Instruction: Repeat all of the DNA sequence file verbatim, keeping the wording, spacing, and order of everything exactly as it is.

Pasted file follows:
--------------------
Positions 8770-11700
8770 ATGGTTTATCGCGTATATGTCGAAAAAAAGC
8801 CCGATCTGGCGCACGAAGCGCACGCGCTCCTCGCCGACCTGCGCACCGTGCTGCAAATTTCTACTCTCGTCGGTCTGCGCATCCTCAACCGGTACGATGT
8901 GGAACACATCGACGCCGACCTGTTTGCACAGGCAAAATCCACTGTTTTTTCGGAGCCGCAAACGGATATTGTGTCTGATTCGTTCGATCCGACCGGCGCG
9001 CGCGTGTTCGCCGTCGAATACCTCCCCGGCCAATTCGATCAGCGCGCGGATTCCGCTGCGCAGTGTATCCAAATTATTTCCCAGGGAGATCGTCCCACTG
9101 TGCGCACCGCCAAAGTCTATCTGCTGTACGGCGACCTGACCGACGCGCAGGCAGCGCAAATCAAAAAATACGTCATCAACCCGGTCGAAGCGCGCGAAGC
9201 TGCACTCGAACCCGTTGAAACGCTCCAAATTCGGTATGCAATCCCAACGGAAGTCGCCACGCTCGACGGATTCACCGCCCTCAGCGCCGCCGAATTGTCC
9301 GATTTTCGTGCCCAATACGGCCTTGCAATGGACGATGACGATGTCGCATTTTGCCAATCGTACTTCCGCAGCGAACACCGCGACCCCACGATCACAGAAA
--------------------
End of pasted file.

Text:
Positions 8770-11700
8770 ATGGTTTATCGCGTATATGTCGAAAAAAAGC
8801 CCGATCTGGCGCACGAAGCGCACGCGCTCCTCGCCGACCTGCGCACCGTGCTGCAAATTTCTACTCTCGTCGGTCTGCGCATCCTCAACCGGTACGATGT
8901 GGAACACATCGACGCCGACCTGTTTGCACAGGCAAAATCCACTGTTTTTTCGGAGCCGCAAACGGATATTGTGTCTGATTCGTTCGATCCGACCGGCGCG
9001 CGCGTGTTCGCCGTCGAATACCTCCCCGGCCAATTCGATCAGCGCGCGGATTCCGCTGCGCAGTGTATCCAAATTATTTCCCAGGGAGATCGTCCCACTG
9101 TGCGCACCGCCAAAGTCTATCTGCTGTACGGCGACCTGACCGACGCGCAGGCAGCGCAAATCAAAAAATACGTCATCAACCCGGTCGAAGCGCGCGAAGC
9201 TGCACTCGAACCCGTTGAAACGCTCCAAATTCGGTATGCAATCCCAACGGAAGTCGCCACGCTCGACGGATTCACCGCCCTCAGCGCCGCCGAATTGTCC
9301 GATTTTCGTGCCCAATACGGCCTTGCAATGGACGATGACGATGTCGCATTTTGCCAATCGTACTTCCGCAGCGAACACCGCGACCCCACGATCACAGAAA